The following is a transcript of the video interview above with Rep. María Elvira Salazar, lightly edited for clarity and presented here to enable users to search her comments.
DW Gibson: Hi everyone. My name is DW Gibson and I’m part of the team at Ideaspace. We’re a 501(c)(4) that strives for a fresh and even-handed portrayal of thought leaders and their ideas and for bipartisan legislative action in support of the most promising of those ideas. We want to tackle some of the most intractable issues of our times. And so we’ve begun with immigration. You can check out all of our research and analysis at Ideaspace.com. Today, as part of our interview series, I’m happy to welcome House member María Elvira Salazar, who in March released the Dignity Plan, a proposal for a systemic approach to overhauling the country’s immigration system.
Representative Salazar’s Dignity proposal features several components, including authorizing funding for a full border infrastructure system, asylum reform, enhanced interior enforcement, legal status for Dreamers, as well as pathways to temporary legal status for other law-abiding immigrants, guest-worker visa reform, mandatory use of E-Verify, and the Dignity proposal also includes a range of resources for small businesses, to help them weather the ongoing challenges presented by the global pandemic. Before she was elected Representative of Florida’s 27th district in 2020 María Elvira Salazar worked for decades as an esteemed journalist, interviewing everyone from Fidel Castro to Bill Clinton and George W. Bush. Thanks for joining Ideaspace today, Representative Salazar.
Rep. Salazar: Thank you for having me.
DW Gibson: So I want to dive right into your proposal, which from the start calls for a full border infrastructure system. Your plan, I think, does a pretty good job of getting specific at what that might look like. What are some of those components that you see as essential to that holistic approach to infrastructure?
Rep. Salazar: Well let me explain to you what Dignity is all about. And then from there, you can understand every component better. Dignity is, at this hour, the only immigration reform law that has been presented on the Republican side. I think that only a brown girl from the hood being a Republican could definitely bring some solutions to our immigration reform problems. And we should start with those people who are in the country that are illegal. We have, according to some of the estimates, around 11 million people that have been here probably more than five years, the overwhelming majority of them have been here for more than five years. Some of them have American kids. Most do not have a criminal record. They own property and they have a job and they’re paying tax. So that massive number of people including the Dreamers, the DACAs, the DAPA, the parents, and the TPS are all part of my Dignity program.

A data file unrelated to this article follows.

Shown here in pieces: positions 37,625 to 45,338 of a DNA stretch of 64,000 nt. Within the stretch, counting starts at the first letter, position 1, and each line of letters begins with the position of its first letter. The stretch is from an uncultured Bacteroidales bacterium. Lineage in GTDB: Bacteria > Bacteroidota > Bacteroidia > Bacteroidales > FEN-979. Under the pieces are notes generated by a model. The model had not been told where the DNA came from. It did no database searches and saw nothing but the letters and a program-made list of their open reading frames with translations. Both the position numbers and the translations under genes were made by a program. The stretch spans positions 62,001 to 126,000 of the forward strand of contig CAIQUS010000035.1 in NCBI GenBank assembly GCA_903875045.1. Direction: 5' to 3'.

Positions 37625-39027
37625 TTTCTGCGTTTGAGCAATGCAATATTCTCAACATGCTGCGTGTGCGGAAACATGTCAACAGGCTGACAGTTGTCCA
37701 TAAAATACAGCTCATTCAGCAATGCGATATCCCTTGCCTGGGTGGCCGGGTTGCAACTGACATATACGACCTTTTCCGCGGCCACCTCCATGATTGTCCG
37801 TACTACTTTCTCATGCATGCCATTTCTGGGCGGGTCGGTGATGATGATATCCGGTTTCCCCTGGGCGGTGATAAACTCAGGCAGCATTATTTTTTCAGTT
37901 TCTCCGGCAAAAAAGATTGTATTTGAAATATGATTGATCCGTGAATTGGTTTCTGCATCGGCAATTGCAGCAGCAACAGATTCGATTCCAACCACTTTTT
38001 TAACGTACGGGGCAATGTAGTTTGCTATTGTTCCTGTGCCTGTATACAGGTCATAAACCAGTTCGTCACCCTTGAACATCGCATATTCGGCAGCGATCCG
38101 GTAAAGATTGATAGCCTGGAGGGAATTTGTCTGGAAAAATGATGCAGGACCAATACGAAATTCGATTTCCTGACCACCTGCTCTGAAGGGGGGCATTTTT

And what do I want to give them? I want to give them exactly that, dignity. Because up until 35 years ago when Ronald Reagan gave some type of Dignity or path to citizenship to those who were illegal at the time, we haven’t had anything, nothing comprehensive. We haven’t had anything for those people who are here and do not have papers. So what is Dignity? Dignity is not everything and is not nothing. It’s in the middle. Because right now, it’s always been, ‘Well, we don’t have a path to citizenship,” in one party. Then the other one says, well, that’s amnesty. And then it’s all these complicated terms that I’m trying to simplify for everyone.
What do I mean? My people. And I know what I’m talking about because I belong to district number 27, and I’m surrounded by illegals. I can talk to them in their native language. I can talk to them in their dialogue. I’m talking about Hondorians, and Guatemalans, and Nicaraguans, and Mexicans. And I’ve asked them if what I’m going to present to you right now, DW, works for them. And all of them say, yes. And that’s what I’ve done. And what they want is Dignity. And what does that mean? We’re going to give them a Dignity visa for three, four, five years, and can always negotiate that with the Democrats. And what does that give you? It gives you the ability to continue raising your American children, go home for Christmas, or to bury your dead, keep on working, paying taxes, no government assistance and no deportation. That’s pretty good for them.
So then they say, well, where’s the path to citizenship? Well, a pathway to citizenship is in the 11th year. And this path to citizenship has been a very nice tool used by the Democrats. I’m not saying that my people don’t want the path to citizenship, but it’s not what they want right now. Right now what they want is Dignity. So they can come out of a shadow. So they can continue working and cooperating in our American economy and live in peace. The path is later.
And I’m going to explain to you now what happens in the 11th year. Well, let me just give you a very important and very compelling figure. When Ronald Reagan gave Dignity or path to citizenship to 3.5 million Mexicans in 1986, less than 30 percent applied for citizenship. So that means that 70 percent of those people who had the ability and the possibility of becoming Americans and holding that blue passport chose not to. Why? Because what they want is Dignity. They do not necessarily want to be Americans. Because they’re very proud of being Hondorians, or Nicaraguans, or Salvadorians, or Mexicans. So what I’m offering is something that my people really want. It’s just that we have two layers in the middle, the political elite in Washington, and some of the Hispanic layers. So, in the 11th year, after you’ve been through the Dignity path, if you would like to be an American and be a citizen, then we’ll give you that possibility of paying fines, learning English, cleaning graffiti in the local parks. And then we’ll start that process. And they can always go to the back of the line. It doesn’t matter. That is not what we really need. We need Dignity. I think that I have covered some of your questions, but then tell me what else do you need to know?